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Wildlife photography is one of the most challenging yet rewarding forms of nature photography. The best wildlife images create a powerful emotional connection between the viewer and the animal, but success requires planning, timing, and technique. Here are a few tips for getting started:
Expect to burn through a lot of memory cards shooting wildlife. While you may occasionally be able to presage the decisive moment in a wildlife shot, more often than not it will
be difficult to know exactly when the body position, the facial expression, and the composition of the image in front of you will all come together as an animal is in motion. Continuous shooting, extra batteries and many, fast memory cards will improve your odds of getting an effective image. If I find that only one in a couple dozen of my landscape images are “good” by my own criteria, that ratio might be more like “one in a few hundred” shots for wildlife, the first time I photographed polar bears I shot two cards full of images in less than an hour, and netted three portfolio images.
Like human portraits, wildlife portraits gain life by making a connection between the viewer and the animal, and as with humans, the window to that connection is the eye. When the practical needs of nature photography (supertelephoto lenses, wide apertures) leave the photographer with a very narrow depth of field it is almost always essential that the eye, if nothing else, be in focus. Our brains are almost hardwired to notice faces and to look for the eyes, if the eyes aren’t sharp in the primary subject of your photograph, most times, just won’t work. Bonus tip: A tiny bit of fill light from a flash (maybe 1.5 or more stops down under the “correct” fill flash exposure) can help create effective catch light in the eye to enhance this effect.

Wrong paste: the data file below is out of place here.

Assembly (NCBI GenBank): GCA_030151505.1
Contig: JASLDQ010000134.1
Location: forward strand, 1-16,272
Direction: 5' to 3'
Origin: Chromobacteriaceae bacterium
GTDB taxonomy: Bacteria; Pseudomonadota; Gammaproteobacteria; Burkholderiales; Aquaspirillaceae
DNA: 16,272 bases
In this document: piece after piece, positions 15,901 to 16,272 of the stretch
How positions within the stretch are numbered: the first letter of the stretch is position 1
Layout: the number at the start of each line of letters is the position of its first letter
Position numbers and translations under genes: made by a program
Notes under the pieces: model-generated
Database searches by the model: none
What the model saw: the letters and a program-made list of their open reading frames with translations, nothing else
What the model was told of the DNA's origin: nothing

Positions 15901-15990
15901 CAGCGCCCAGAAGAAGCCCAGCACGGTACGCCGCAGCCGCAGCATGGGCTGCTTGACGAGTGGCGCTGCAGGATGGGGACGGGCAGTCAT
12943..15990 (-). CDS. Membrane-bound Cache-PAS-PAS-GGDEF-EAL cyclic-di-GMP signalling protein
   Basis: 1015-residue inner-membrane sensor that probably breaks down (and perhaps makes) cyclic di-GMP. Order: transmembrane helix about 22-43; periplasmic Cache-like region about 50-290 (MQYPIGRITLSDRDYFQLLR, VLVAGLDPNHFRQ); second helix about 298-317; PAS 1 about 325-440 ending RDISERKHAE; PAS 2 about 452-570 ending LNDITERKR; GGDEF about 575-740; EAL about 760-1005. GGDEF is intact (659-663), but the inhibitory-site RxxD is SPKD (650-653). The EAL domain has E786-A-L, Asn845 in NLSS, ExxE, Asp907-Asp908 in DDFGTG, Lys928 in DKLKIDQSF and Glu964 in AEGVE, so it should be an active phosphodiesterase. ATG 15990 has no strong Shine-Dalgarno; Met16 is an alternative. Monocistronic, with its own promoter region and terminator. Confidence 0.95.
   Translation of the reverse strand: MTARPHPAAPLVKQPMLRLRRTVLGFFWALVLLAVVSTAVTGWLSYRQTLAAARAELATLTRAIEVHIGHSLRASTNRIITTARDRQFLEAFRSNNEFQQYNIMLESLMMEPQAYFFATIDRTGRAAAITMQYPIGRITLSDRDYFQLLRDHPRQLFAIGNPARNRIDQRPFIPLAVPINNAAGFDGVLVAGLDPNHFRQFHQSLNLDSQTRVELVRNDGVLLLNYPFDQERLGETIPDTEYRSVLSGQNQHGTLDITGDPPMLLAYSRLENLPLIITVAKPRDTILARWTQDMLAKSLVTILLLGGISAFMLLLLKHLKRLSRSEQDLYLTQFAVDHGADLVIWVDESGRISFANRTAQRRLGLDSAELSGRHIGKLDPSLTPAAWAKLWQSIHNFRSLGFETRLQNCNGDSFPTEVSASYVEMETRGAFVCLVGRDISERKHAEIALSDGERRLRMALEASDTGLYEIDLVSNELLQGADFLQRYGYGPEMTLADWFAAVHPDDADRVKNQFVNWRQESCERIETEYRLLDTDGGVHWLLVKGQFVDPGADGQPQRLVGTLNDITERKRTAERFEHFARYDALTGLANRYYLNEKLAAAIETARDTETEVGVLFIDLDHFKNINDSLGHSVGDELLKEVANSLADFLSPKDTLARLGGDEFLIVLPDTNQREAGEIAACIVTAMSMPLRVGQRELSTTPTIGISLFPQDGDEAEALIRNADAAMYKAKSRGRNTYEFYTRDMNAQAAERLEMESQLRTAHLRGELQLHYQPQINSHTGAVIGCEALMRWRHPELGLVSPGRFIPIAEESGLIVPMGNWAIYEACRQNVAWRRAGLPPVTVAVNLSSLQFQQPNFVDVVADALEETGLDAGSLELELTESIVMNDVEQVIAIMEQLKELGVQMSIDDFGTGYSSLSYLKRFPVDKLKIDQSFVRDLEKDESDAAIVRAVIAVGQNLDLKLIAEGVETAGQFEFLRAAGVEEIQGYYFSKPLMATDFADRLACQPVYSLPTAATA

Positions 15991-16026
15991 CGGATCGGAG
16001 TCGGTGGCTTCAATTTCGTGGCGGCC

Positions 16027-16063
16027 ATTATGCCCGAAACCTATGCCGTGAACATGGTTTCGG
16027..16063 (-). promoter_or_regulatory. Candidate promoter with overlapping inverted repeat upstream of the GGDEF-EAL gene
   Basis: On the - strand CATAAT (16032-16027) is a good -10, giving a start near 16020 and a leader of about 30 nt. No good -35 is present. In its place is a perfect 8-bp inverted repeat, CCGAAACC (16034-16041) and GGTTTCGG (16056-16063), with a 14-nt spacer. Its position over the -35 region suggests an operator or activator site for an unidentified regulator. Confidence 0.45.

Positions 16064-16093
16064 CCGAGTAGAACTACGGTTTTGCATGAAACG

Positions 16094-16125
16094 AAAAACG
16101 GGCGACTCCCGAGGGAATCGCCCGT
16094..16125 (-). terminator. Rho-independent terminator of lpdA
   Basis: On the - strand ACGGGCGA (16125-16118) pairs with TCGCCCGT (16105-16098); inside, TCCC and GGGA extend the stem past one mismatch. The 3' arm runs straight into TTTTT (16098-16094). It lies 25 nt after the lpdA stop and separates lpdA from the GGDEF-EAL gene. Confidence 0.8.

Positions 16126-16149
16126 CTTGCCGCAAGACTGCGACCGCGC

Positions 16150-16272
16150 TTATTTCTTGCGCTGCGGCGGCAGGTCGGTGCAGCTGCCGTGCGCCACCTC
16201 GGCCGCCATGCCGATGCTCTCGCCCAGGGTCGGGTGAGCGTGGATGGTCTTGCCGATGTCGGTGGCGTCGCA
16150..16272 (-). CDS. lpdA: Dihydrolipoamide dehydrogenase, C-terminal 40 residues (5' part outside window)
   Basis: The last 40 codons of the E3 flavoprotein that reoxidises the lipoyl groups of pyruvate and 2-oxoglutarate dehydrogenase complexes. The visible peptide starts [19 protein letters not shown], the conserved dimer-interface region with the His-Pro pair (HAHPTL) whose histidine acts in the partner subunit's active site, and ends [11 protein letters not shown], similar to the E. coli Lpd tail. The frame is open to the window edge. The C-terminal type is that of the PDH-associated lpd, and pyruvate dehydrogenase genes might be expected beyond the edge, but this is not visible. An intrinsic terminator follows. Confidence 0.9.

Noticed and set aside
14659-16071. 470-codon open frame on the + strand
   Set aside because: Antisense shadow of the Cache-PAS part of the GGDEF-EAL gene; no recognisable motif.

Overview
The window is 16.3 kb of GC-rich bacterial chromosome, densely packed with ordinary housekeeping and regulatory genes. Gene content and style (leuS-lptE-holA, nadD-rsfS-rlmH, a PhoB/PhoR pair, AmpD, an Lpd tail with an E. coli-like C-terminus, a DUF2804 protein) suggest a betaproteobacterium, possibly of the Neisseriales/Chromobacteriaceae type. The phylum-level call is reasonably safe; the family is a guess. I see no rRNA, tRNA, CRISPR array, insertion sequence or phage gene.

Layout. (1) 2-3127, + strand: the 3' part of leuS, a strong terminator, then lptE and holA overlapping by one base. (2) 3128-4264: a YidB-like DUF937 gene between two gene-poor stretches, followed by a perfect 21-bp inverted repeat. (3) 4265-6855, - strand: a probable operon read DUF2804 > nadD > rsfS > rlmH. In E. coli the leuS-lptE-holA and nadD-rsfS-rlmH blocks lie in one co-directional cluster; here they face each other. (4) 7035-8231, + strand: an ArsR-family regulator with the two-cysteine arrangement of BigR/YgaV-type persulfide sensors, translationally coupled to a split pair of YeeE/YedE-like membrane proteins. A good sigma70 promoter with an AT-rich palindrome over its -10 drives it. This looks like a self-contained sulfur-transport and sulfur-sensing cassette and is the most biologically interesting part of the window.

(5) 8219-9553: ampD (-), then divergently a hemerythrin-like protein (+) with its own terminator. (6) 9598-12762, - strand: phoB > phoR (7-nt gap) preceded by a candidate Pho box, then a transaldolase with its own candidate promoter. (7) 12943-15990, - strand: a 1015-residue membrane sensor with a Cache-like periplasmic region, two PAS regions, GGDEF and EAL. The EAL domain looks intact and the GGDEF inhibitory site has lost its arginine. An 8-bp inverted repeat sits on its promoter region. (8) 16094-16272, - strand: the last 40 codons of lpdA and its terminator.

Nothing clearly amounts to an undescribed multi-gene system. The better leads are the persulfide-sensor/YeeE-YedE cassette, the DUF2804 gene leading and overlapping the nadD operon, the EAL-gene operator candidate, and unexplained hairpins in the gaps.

With wildlife, particularly big game, learn a bit about your subject beforehand for the safety of
the animals, for your own safety, and for better photographs. Getting too close to many animals, particularly birds, to abandon their eggs or nest entirely. Your own safety is important too, in photographing polar bears from a Zodiac in Svalbard I knew that polar bears would not usually jump out into the water to attack, and working with a telephoto they mostly seemed uninterested in my presence. However, when one animal came to the shore and started bobbing it’s head up and down, I knew it was time to be out of there in a moment, this friendly looking gesture is the polar bears way of figuring out how far we are away. Spending time learning about your subject isn’t just about safety, either. The colorful puffins I photographed in the Westfjords of Iceland, I learned through research, are a lot more docile. While there were excellent shooting opportunities even in midday, near midnight (at dusk during that trip), it was easily possible to work within arm’s length of the birds, and I wouldn’t have known that without a little study beforehand.
Another lesson from human portraiture we can use in wildlife photography is the idea of composing based on facing and direction. In general photographs
of moving animals are best composed giving more room in front of the animal’s movement than in back. Similarly, when an animal is looking to one side or another in a photograph, providing room in the direction the animal is looking usually results in a more effective image. If you can show what the animal is looking at (particularly if that too is interesting), that can be even more effective.
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